The low staying power for Tiwa Savage’s Once Upon A Time album required Mavin to follow-up the debut with R.E.D, a heavily marketed sophomore album that still didn’t give her artistry the oomph of a culturally relevant LP. It also didn’t help that R.E.D‘s release came after her marriage and childbirth hiatus and was followed by the media circus around her flailing marriage to Tunji ‘Tee Billz’ Balogun at the time.
This new era is particularly important for Tiwa Savage because it has been earmarked by her new management and distribution deal with Roc Nation. The eventual triumph of the publicity around her private life last year has given the singer another breather to work on new material, amidst talks of an upcoming project in the new year. With a new creative direction, Sugar Cane’ comes a 6-track EP premise for what’s come.
Packaged by Spellz, B2J, and Maleek Berry who all produced credits for the tape, Tiwa Savage surfaces with a bit of surprise through ‘Sugar Cane’. Though title track “Sugar Cane” feels somewhat disjointed, house synths that line the baseline give the indication, it may not be missing from party playlists. Sugar Cane eases into the guitar-set “Get It Now”, a marimba-infused playful love song, that manages to play like a recursion of Tekno’s steel pan wave and a cut from an Owambe set at the same time. Maleek Berry distinct Afro-Carribean introduction is all you need for the next track, “Me and You” to stick around, but it gets better when dancehall drums set into the fusion of EDM synths and sirens, with Tiwa holding firmly at the top of it all. “Hold Me Down” sways and settles the project again at Tiwa’s natural’s R&B form, leading to lead single “All Over”, and “Ma Lo”, the second collaboration between Wizkid and Tiwa Savage since they first got together for “Bad” off R.E.D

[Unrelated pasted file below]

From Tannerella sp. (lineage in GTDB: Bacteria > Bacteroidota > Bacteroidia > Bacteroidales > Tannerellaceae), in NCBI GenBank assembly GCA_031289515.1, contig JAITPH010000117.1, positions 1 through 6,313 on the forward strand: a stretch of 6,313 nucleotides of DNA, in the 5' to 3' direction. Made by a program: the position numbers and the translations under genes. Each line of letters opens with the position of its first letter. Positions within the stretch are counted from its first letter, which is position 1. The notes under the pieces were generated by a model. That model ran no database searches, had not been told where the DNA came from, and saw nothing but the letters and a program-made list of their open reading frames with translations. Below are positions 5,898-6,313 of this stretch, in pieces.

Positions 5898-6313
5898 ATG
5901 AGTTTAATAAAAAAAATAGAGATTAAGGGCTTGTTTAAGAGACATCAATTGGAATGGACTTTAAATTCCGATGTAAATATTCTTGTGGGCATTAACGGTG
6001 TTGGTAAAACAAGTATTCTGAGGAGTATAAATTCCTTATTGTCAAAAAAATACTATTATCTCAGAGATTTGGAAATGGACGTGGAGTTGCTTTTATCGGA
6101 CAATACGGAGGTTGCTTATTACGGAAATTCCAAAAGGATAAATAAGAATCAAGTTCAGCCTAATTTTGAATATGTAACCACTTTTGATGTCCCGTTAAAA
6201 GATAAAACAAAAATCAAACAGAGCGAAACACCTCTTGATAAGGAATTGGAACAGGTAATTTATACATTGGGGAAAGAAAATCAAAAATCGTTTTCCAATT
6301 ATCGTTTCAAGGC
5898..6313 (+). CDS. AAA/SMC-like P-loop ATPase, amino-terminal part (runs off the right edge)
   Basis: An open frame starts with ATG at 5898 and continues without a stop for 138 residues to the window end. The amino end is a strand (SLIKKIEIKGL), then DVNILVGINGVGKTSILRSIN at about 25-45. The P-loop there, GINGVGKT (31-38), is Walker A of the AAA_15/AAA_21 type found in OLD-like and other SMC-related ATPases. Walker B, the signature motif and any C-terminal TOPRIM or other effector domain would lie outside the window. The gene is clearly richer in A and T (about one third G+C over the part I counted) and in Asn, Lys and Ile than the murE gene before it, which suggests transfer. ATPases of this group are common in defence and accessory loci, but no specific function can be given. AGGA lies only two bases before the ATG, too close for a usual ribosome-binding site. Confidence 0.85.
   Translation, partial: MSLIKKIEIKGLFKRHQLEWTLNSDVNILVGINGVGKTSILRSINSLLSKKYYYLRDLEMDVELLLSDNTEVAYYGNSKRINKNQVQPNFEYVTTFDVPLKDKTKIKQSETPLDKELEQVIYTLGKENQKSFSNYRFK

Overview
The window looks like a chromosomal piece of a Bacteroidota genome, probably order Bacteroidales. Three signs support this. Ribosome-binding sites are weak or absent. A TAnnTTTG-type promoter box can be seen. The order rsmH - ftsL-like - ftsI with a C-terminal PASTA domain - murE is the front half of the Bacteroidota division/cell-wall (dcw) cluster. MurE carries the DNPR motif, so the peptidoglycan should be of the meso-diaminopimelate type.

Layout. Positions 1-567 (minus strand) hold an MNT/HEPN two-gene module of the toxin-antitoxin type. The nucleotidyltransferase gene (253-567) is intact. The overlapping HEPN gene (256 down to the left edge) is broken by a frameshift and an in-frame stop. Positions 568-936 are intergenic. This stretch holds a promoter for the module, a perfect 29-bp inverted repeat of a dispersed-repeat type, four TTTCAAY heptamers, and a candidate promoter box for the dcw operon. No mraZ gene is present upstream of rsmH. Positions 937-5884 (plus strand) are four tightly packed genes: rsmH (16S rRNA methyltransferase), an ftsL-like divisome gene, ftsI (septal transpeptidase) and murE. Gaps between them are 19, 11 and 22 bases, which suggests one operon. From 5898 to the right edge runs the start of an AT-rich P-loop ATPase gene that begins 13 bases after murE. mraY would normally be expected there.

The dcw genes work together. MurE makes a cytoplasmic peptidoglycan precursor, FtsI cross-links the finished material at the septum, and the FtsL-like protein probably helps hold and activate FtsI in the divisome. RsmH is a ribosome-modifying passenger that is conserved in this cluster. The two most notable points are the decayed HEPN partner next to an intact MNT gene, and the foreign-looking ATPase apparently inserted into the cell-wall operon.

While Sugarcane ships most of the sounds we have heard from Afropop in the last two years, it appears, the absence of Don Jazzy’s overhaul on the project (as we have seen from her previous albums) allowed Tiwa a wider creative range. Her songwriting strong suit is showcased here for the first time since she first levelled her brand at Afropop/R&B with experimental bass heavy cuts like “Kele Kele” and Love Me x3 circa 210. It’s easy to miss, but this is a reminder that Don Jazzy’s mass market formula encourages artists to use denser songwriting for increased accessibility. On Sugar Cane Tiwa Savage’s brightest moments are where her speech is paced and sweetly sung to keep the emotional quality of her R&B. This is a love project alright, but Tiwa Savage is also returning to basics. You may want o stream Sugar Cane for yourself via SoundCloud here.